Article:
Abe's Spelt and Rye Bread (My Bake)
Abe recently posted about a bread he put together from some flour and seeds, and the combination appealed to me as a change of pace from the usual breads that I bake. Here is my version (pretty much following his steps).
The ingredients in my version of his bread are:
Spelt Flour -- 400 g
Whole Rye Flour -- 100 g
Salt -- 8 g
Pumpkin Seeds -- 15 g
Sunflower Seeds -- 20 g
Flaxseeds -- 10 g
Sesame Seeds (white) -- 15 g
Starter -- 23 g
Water -- 420 g
As Abe described, I mixed the flour, seeds, and salt and made a well, into which I added the starter (which had been fed about five hours earlier). I then poured in 350 g of water and mixed a bit until that water was absorbed. More water was needed, and I added a little more until the consistency felt right (sticky, but holding together). In all, I used 420 g of water. I mixed the dough some more while feeling a bit of gluten development. The dough temperature was 76 F, and I covered it for the first of the thirty-minute periods between four stretch-and-fold sessions.
After the fourth S&F the dough went into the refrigerator, and then about five hours later I took it out for an overnight bulk fermentation at room temperature. In the morning, the dough had sat for a tad over ten hours (but had not expanded much). I wet my hand and worked the dough gently to feel some resistance in it, shaped the dough into a log, and put it into a 4-1/2" x 8-1/2" loaf pan that I had greased with butter. The loaf pan then went into a plastic bag for a little over an hour-and-a-half while the dough proofed.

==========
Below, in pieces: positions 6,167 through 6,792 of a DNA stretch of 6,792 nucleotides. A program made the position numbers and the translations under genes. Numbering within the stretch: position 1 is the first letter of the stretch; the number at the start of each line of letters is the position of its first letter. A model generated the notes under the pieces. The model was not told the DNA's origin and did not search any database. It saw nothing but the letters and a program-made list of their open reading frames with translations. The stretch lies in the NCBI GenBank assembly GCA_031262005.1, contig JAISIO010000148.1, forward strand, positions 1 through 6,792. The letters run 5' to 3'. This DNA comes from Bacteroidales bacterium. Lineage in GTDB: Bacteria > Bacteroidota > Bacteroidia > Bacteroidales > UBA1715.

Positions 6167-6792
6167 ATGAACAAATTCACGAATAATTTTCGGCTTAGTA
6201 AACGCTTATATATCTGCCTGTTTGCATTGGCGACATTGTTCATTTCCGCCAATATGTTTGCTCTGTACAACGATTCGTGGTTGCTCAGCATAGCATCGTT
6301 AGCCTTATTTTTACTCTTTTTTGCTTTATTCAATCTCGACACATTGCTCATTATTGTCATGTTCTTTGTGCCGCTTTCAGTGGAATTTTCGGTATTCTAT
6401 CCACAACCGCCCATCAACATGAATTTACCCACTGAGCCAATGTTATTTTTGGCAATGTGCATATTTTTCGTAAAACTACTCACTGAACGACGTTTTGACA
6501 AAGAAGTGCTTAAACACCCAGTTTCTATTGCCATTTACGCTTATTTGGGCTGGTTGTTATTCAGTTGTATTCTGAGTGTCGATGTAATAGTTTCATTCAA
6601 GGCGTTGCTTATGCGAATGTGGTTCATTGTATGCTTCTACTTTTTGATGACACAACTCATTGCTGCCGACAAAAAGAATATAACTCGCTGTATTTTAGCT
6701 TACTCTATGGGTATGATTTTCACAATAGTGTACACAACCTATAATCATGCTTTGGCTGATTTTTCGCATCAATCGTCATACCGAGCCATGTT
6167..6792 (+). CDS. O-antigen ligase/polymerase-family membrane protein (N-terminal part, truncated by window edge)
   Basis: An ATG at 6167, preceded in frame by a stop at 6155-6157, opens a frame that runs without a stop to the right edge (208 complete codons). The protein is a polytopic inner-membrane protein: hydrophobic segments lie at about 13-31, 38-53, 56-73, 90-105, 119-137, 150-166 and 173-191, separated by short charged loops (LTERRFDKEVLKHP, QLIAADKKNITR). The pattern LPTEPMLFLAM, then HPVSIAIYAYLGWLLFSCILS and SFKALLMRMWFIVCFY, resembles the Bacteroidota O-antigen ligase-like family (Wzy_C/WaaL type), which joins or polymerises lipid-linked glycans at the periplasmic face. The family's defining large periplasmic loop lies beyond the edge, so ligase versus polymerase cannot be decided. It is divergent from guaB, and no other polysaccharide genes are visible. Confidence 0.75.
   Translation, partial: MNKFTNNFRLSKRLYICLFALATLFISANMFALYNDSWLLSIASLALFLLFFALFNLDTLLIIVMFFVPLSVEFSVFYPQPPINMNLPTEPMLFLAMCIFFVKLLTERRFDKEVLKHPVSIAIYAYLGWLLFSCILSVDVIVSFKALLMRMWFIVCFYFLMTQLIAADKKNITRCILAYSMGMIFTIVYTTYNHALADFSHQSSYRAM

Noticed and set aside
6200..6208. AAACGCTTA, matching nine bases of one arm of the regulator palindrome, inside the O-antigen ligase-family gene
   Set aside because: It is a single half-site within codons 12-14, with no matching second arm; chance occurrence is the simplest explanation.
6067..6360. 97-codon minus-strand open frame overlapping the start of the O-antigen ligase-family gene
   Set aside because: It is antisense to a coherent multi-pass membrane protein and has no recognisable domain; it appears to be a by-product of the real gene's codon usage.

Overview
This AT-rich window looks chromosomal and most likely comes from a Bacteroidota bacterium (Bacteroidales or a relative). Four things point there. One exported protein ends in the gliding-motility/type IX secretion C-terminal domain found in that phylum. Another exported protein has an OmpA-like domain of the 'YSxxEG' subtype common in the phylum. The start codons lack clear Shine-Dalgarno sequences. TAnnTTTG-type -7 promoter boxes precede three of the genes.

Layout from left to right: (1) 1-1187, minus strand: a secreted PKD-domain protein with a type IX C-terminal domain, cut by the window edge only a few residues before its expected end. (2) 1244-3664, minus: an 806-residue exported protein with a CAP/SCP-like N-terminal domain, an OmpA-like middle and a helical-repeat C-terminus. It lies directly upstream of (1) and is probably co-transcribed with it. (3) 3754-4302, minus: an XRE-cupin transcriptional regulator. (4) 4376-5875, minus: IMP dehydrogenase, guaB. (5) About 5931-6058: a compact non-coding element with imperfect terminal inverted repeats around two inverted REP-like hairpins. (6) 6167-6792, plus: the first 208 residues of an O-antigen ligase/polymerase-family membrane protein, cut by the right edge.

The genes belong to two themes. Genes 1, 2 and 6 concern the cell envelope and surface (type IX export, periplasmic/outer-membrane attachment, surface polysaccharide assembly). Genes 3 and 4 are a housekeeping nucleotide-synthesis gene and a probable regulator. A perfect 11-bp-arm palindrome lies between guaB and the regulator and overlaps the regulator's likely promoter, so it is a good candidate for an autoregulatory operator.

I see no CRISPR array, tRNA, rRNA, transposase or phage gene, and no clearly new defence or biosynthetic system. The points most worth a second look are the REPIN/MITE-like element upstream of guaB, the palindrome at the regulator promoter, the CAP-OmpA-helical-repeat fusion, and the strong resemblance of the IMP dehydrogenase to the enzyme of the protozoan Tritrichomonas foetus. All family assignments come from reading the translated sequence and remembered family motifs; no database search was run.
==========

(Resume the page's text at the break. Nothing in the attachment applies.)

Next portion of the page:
Meanwhile I heated the oven to 450 F. After the proofing, during which the dough expanded noticeably, I put the loaf pan into the oven and left it there for 47 minutes (rotating after twenty minutes). After thirty minutes the internal temperature was only 179 F, which did not surprise me because of the hydration level, but by the end the internal temperature was about 208 F. The loaf split on its own along one side (no scoring).
The crust is very crispy and crunchy in a good way. The crumb is a little dense, but not heavy like a pure rye bread. Instead, the crumb is soft and allows the various seeds to be tasted.
This is a neat bread. My wife is not a fan of spelt, but she really liked this bread. It is simple to make, and I will do so again sometime. If you are looking for a bread with spelt and rye and some seeds, you will enjoy this one. Thanks, Abe, for your post about this bread.
Happy baking. Stay safe and stay healthy.